… the Pallavas, Cholas, and Pandyas knew the value of the Itihasa and Purana, and epigraphs found all over the peninsula show how these kings helped to…fulfil their mission of disseminating countrywide religious education… Thus, the practice of popular exposition of the epics and the Puranas has been handed down to the present day in an unbroken tradition. Today, such expositions, though to a lesser extent, constitute one of the leading forms of popular religious education all over South India, especially in the Tamil country… the epic that holds the people enthralled is the Ramayana…hardly a day passes without some sweet-voiced, gifted expounder sitting in a temple, matha, public hall or house-front and expounding to hundreds and thousands the story of the Dharma that Rama upheld and the Adharma by which Ravana fell.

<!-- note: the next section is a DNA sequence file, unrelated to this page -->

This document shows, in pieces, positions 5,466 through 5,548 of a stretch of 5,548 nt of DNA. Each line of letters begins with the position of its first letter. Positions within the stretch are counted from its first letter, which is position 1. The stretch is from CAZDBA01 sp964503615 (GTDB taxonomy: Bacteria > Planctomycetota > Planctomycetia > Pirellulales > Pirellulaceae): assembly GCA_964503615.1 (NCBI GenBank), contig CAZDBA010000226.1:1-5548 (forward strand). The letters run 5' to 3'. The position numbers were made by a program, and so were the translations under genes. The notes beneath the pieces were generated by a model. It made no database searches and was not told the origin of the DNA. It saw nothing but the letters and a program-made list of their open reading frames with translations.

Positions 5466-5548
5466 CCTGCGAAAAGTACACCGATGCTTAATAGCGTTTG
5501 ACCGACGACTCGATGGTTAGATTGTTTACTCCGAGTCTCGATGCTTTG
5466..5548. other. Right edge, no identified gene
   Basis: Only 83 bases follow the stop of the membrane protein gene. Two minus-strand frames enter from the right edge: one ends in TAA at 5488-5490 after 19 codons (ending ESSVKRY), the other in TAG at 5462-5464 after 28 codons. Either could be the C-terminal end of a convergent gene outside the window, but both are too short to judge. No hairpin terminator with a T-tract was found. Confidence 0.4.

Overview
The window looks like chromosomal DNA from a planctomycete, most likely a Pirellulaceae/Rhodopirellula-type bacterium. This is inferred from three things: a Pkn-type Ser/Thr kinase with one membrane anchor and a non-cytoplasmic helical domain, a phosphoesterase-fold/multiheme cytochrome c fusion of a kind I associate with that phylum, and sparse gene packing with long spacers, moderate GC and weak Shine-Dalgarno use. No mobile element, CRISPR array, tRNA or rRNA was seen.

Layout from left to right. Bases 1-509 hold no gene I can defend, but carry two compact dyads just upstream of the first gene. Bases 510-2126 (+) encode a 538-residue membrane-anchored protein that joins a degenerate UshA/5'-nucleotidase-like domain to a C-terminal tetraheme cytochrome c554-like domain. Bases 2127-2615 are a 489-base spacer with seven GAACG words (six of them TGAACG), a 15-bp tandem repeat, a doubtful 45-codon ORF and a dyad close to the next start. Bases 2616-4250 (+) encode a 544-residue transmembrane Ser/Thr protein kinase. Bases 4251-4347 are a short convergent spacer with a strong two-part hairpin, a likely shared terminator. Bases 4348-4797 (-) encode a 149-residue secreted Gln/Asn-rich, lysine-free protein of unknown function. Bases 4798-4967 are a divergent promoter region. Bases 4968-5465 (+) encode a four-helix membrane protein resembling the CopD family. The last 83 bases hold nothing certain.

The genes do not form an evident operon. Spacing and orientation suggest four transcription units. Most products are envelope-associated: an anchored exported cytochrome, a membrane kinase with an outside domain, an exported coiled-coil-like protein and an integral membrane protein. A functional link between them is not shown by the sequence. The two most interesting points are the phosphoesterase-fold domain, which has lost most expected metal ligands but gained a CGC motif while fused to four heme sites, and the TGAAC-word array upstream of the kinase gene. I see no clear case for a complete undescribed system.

The fall couldn’t have been more appalling. Even a century ago, nobody in Tamil Nadu could have anticipated that a day would come when a “Dravidian” ideologue would sinisterly name himself as Ravanan or that a sitting chief minister, Karunanidhi would jeer at Sri Ramachandra, asking the name of the Engineering college he attended.

To be continued

The Dharma Dispatch is now available on Telegram! For original and insightful narratives on Indian Culture and History, subscribe to us on Telegram.

The Dharma Dispatch